October 29, 2014
Contact: Doug Bolnick, Public Information Officer, (636) 949-7408
St. Charles County, Missouri – Fever, cough, stuffy nose, sore throat, headache, vomiting and body aches are just a few of the symptoms you could experience by getting influenza this season. To help safeguard the community against the illness, the St. Charles County Department of Community Health and the Environment offers flu vaccines for $25 to adults and children.
“A flu vaccine is the best way to protect you and your family against influenza,” Hope Woodson, the Department’s acting director, said. “Although other diseases have been at the forefront of public conversation over the last few months, it is still much more likely that you could become sick with the flu than these rare illnesses. Annual vaccinations and other prevention activities will go far toward minimizing the spread of the flu in our area.”
Influenza illnesses can range from a mild nuisance to a severe, life-threatening situation. Having symptoms similar to those of the “common cold,” the flu can lead to more serious illnesses like pneumonia and bronchitis that may require hospitalization. In addition, some people (especially those 65 years and older, pregnant women, children five and under, or those with chronic diseases like asthma, diabetes, immune disorders or heart disease) are at risk for developing life-threatening complications if they become sick with the flu.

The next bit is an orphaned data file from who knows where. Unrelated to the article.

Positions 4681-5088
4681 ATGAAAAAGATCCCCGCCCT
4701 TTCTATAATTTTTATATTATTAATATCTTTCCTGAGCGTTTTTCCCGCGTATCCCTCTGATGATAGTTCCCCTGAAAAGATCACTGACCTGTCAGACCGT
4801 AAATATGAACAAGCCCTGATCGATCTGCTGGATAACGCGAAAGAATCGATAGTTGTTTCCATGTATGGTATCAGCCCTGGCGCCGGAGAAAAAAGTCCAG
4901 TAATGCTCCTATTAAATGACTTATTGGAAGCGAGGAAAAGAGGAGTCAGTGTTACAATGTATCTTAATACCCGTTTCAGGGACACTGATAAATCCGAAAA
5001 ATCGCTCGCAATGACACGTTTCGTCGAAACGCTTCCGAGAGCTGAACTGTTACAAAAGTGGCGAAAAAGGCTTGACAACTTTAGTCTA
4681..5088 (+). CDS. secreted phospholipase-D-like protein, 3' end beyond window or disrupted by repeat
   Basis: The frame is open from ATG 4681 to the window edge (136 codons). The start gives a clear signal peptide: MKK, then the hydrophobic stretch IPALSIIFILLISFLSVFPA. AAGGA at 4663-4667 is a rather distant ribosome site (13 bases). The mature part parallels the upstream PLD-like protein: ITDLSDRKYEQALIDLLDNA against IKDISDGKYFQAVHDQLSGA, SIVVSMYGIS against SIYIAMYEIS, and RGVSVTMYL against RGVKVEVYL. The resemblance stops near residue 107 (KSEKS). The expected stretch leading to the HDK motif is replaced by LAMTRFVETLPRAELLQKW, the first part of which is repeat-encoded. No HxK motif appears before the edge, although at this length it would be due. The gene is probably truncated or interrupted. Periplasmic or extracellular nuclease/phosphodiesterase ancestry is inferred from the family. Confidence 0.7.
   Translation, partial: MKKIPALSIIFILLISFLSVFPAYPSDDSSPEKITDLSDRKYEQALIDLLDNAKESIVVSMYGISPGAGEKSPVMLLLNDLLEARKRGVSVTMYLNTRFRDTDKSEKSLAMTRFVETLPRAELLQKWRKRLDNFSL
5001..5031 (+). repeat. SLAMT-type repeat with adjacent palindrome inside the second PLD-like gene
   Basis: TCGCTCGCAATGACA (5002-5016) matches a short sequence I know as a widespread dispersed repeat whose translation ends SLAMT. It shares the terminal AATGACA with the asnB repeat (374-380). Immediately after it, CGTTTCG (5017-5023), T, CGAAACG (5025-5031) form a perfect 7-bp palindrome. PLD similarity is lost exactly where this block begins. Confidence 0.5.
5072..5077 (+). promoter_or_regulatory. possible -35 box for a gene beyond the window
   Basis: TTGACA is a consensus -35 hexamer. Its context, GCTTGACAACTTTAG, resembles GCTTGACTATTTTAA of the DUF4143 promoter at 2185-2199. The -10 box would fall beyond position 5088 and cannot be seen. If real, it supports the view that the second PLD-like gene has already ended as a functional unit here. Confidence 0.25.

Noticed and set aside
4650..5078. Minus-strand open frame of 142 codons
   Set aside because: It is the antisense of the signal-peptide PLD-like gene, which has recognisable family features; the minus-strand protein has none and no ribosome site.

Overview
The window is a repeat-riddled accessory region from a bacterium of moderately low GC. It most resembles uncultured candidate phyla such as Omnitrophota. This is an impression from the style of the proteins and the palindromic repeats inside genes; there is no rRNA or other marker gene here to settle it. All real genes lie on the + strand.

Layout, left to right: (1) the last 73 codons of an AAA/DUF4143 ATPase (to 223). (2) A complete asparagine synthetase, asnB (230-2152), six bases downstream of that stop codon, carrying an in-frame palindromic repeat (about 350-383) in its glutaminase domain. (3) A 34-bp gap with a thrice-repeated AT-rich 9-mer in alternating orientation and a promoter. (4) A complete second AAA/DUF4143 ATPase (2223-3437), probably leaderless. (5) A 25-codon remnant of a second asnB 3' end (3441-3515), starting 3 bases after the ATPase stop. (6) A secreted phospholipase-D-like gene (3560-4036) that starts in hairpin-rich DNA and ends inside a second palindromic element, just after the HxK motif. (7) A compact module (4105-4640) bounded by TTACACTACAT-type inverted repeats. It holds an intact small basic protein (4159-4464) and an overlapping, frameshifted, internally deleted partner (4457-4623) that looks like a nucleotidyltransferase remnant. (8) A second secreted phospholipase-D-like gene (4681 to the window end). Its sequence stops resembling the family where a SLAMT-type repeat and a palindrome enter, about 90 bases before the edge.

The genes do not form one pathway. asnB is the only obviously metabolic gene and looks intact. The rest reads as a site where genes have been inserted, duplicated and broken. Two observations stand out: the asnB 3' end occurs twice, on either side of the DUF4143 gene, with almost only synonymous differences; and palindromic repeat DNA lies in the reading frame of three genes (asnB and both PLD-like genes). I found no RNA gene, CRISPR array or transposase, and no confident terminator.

Even though flu season is underway in the Midwest and a few cases are being reported, it is not too late to receive the benefits of obtaining a vaccination — as inoculation can help protect against the virus strains predicted to be the most commonly circulating this year. Since flu activity often peaks in December, January and February, it is important to obtain your vaccination now to accommodate the two weeks before preventative antibodies develop their full immunity.
While the best way to prevent the spread of this common illness is to get the annual flu vaccine (which comes in two forms — a traditional “shot” or a nasal spray), there are other steps you and your family can take to minimize the spread of the influenza virus. Along with the vaccine, simple preventative actions such as regularly washing hands with hot, soapy water, covering your nose/mouth when coughing or sneezing, and throwing away soiled tissues will help. In addition, affected individuals should limit close contact with others and stay home until at least 24 hours after a fever subsides.
For more information on obtaining a flu shot, please call the Division of Public Health’s Immunization Clinic at (636) 949-1857.